In this article, we will understand the following pointers.
- What is the Market Structure in Trading?
- Principles of Market Structure
- Elements of the Market Structure
What is Market Structure in Trading?
- Market structure gives us bias for trading opportunities. In the bull market, we always look to buy dips
- Range market we look for buy low sell high
Principles of Market Structure (here good indicator )
Price moves within a structure of support and resistance.(FVG plus indicator here )
A breakout of the structure of support or resistance will lead to price movement in the next area of support or resistance.
A breakout of the support/resistance will lead the price into the next area of S/R
Support and Resistance Levels
The battle between buyers (demand) and sellers (supply) is the key to price movements. In technical analysis, it creates what we see as resistance and support levels.
When the price of an instrument reaches a level where supply overtakes demand, a rise in price will hit the ceiling and begin to fall. A high in price is left, and resistance is created.
In Simple words supports are a price level that the stock will not fall below and resistance is a price level that the stock can’t seem to rise above. The longer these levels hold, the more they become stabilized for an eventual breakout or breakdown.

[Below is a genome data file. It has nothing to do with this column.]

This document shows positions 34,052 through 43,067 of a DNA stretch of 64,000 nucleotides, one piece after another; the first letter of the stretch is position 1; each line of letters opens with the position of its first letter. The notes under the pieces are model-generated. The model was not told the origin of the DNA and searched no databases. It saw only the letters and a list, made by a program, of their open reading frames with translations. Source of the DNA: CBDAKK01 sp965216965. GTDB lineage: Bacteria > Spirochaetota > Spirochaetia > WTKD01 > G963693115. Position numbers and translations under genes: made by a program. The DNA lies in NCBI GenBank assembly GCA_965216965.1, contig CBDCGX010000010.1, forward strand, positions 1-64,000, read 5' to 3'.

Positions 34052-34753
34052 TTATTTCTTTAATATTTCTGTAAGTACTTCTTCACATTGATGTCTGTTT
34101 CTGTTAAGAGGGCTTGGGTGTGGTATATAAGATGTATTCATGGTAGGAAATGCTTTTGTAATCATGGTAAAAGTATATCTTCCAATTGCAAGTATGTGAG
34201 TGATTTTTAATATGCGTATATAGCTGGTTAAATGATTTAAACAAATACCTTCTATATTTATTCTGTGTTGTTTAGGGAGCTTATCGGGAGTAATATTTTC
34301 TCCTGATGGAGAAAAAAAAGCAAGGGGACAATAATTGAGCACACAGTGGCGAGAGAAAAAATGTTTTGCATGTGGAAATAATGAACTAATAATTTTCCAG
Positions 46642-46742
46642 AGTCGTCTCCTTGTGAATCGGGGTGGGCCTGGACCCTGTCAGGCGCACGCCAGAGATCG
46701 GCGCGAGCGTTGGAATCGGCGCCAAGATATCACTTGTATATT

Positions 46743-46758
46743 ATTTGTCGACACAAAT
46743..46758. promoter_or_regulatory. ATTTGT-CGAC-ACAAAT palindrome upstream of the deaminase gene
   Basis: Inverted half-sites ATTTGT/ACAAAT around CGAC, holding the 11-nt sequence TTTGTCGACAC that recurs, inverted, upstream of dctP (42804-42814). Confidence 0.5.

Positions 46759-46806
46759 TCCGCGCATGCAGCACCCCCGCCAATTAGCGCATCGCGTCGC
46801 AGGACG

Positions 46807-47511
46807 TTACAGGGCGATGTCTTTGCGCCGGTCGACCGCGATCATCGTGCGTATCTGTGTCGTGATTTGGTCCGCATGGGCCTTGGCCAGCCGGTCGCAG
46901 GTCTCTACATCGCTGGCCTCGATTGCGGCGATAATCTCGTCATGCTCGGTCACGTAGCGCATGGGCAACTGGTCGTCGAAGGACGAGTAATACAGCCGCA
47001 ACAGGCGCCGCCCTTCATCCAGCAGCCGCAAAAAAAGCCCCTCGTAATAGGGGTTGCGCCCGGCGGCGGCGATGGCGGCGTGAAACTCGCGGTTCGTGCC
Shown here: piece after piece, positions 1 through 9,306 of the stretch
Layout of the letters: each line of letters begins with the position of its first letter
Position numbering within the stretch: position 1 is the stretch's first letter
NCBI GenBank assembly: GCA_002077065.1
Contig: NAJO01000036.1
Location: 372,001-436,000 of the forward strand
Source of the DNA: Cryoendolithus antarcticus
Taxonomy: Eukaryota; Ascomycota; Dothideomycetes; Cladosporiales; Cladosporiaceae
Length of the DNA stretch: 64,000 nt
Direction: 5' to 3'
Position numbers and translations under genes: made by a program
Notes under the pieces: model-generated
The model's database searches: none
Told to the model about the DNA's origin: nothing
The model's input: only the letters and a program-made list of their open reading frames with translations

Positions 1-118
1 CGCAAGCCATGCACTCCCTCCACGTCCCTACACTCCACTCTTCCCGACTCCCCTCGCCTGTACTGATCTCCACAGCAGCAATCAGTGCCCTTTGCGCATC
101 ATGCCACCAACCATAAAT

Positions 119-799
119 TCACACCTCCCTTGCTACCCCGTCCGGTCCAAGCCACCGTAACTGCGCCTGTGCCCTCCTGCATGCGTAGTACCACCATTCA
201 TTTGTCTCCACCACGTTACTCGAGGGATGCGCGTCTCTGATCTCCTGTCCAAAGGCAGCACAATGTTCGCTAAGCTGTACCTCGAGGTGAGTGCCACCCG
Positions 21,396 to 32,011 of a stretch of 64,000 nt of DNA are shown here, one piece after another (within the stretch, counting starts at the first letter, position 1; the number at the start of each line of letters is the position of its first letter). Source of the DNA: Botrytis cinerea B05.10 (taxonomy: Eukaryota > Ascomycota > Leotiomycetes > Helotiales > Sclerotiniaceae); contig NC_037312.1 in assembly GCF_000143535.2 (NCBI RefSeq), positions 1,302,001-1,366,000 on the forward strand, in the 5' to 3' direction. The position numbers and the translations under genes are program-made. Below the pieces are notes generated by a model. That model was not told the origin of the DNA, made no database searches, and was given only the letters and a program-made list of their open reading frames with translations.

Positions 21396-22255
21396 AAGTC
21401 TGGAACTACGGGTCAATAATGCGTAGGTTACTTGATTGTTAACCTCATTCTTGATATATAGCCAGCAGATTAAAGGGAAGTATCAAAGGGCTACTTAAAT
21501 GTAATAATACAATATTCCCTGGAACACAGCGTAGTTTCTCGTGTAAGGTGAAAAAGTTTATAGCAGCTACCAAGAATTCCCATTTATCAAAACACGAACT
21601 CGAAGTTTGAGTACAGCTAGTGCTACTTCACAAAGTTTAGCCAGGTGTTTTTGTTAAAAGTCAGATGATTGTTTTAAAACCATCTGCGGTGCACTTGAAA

Elements of the Market structure
The market structure consists of
How does the market really work?
All financial markets work on the universal law of Supply and Demand.
The Demand– The higher the price of an item, the less the demand (buyers don’t want to buy at a higher price) and the lower the price, the higher the demand (buyers want to buy at a low price)
The Supply– The higher the price of an item, the higher the supply (sellers want to sell at a higher price) and the lower the price, the lower the supply (sellers don’t want to supply at a lower price
So prices go up to find sellers and then go down to find buyers
Let’s think from the perspective of smart money
What is smart money?
- Smart money is professional money, hedge funds and institution’s
- If you want to be a successful trader you have to understand where these smart money place themselves and where their orders are
- If you don’t know this you might get trapped by smart money
The price goes through 4 Phases
- Accumulation means removed from the floating supply of stock by buying
- Demand coming in to gradually overcome and absorb the supply and to support the stock at this level